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Stonehurst proposal passes first reading, but heads for more developer discussions

Design and community amenity contributions are headed for more staff-developer discussions as council has asked for a reduction in height and massing.
Here's what you need to know about where the Stonehurst redevelopment proposal stands.

Town of Gibsons gave first readings to Official Community Plan (OCP) and zoning bylaw amendments for Pacific Ray Development’s Stonehurst proposal at the regular council meeting June 21. However, council paired it with a direction for staff to work with the developer to reduce the mass and height of the proposed residences and to come back with a traffic impact study. 

Also not settled is the community amenity contribution agreement, which Mayor Bill Beamish told the dozen people in the audience, would need to be in place before second reading. Beamish added that the proponent is planning another information session about the project. 

The proposal 

As it stands, the developer is proposing turning the historic Stonehurst home in the five corners area of lower Gibsons, into an inn and bistro and next door constructing a three-to-four storey, 26-residence building. The residences proposal would see the Town selling part of a neighbouring lot (today used as parking) and the developer including some public parking under their building. 

The proposal also includes improvements to neighbouring Inglis Park (which, a staff report points out, isn’t actually zoned or officially recognized as a park). 

Where the council stands

First reading passed three to two, with Coun. Annemarie De Andrade and Coun. Aleria Ladwig against.

Both said that they weren’t against continuing discussions with the developer, but that they wanted a proposal they could support to pass first reading. 

“I would rather be at a point where we have a proposal on the table that I can support in full standing, and that I can vote on with confidence,” said Ladwig. In the June 7 committee of the whole, Ladwig had voted against moving the proposal to first reading. 

De Andrade, who in the committee of the whole had voted in favour of moving the proposal to first reading, said that the neighbourhood plan needed to take precedence over the OCP.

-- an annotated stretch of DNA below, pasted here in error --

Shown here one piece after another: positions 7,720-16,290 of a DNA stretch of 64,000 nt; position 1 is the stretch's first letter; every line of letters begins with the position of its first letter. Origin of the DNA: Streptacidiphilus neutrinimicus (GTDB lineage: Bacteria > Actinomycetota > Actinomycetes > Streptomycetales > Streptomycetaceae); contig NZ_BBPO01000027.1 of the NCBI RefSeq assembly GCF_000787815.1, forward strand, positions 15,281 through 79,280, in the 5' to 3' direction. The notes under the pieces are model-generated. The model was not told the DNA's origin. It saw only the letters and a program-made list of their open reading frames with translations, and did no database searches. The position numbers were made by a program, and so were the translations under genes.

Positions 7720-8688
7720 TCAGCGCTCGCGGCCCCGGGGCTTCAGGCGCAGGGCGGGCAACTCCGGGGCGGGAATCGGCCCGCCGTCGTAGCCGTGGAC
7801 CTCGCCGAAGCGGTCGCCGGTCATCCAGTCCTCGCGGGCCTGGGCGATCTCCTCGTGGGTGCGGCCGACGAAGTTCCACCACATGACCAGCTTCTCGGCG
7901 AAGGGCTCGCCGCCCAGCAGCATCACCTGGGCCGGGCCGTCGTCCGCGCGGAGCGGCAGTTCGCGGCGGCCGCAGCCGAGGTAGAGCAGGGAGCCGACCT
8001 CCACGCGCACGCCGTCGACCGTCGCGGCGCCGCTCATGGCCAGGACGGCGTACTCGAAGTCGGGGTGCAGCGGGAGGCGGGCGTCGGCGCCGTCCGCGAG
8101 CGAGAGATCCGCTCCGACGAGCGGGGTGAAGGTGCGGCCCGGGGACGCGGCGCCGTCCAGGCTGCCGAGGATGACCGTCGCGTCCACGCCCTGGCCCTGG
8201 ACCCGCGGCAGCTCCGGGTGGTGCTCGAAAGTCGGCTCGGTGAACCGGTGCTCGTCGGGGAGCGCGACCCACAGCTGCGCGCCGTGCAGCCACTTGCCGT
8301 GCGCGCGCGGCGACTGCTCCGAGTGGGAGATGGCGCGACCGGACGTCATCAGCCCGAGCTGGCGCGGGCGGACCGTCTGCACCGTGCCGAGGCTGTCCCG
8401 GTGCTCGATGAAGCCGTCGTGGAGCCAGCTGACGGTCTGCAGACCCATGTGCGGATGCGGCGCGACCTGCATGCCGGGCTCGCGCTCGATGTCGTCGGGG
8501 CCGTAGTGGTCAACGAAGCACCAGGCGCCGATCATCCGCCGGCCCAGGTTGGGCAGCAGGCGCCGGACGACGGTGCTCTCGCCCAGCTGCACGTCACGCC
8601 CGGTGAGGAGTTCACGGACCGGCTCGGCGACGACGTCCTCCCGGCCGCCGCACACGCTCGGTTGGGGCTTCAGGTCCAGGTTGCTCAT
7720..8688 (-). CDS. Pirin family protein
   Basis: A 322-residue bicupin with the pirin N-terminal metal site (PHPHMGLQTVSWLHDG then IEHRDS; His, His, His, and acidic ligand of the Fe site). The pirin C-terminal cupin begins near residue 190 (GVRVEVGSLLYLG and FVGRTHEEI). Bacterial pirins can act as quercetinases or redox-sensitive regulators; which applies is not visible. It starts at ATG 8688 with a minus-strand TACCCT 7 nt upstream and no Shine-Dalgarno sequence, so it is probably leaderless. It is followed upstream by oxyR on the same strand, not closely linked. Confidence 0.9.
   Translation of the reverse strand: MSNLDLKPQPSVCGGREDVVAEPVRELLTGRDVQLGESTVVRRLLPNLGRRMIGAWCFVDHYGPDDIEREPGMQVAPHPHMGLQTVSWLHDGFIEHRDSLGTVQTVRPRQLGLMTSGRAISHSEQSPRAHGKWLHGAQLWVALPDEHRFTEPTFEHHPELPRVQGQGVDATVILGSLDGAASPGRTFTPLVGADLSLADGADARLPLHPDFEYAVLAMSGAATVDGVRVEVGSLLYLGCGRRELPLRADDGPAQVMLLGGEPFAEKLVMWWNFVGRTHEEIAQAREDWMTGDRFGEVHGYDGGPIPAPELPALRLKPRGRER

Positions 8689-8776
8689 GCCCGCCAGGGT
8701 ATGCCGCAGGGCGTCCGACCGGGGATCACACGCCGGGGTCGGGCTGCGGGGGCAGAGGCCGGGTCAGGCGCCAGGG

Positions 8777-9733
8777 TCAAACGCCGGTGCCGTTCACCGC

Official Community Plan vs. the zoning bylaw

De Andrade introduced an amendment that would have asked the developer to conform with the zoning bylaw view protection regulations of the neighbourhood, pointing out that the OCP has a provision where neighbourhood plans take precedence, but no one seconded the motion. 

Director of planning Lesley-Anne Staats told the council that the OCP does have “higher density tourist accommodation / residential land use designation” for the site. The zoning bylaw, on the other hand, looks to limit height and protect views in the area.

The tension between the zoning, the overall community plan, and the desire to protect Stonehurst have been at the heart of many of council’s discussions, other councillors pointed out. 

Ladwig said council had two choices. “If we want the developer to go lower than four storeys, we’re getting into OCP spot zoning,” said Ladwig. “Or, we ask the developer to bulldoze Stonehurst and just build a strip of condos down his own property and be done with it. I’m not convinced that that’s the better solution.

“We as a community have a choice to make. We need to decide, can we live with a bit of extra height up at the top and keep Stonehurst? Or are we willing to let Stonehurst go?”

Ladwig said she’s hoping for something in the middle.

Coun. Stafford Lumley, didn’t want to rehash discussions at the council level, rather wanted to see what the developer and staff could come up with.
“All we’re doing is we’re putting this in a position where staff can work with the developer,” he said. “We’re not voting to keep Stonehurst or get rid of Stonehurst or voting on a five-storey structure. 

‘This is just to move it along so that our staff can work with the developer.”

Council and staff also had a private workshop in recent weeks with staff to go over the proposal and council’s thoughts on it. 

How much to sell the land? 

“The proposal requires the property to be reassessed by independent assessor before before it would be sold,” Beamish said. “[At this time], we don’t know what that price is.”

The land has previously been assessed at $725,000.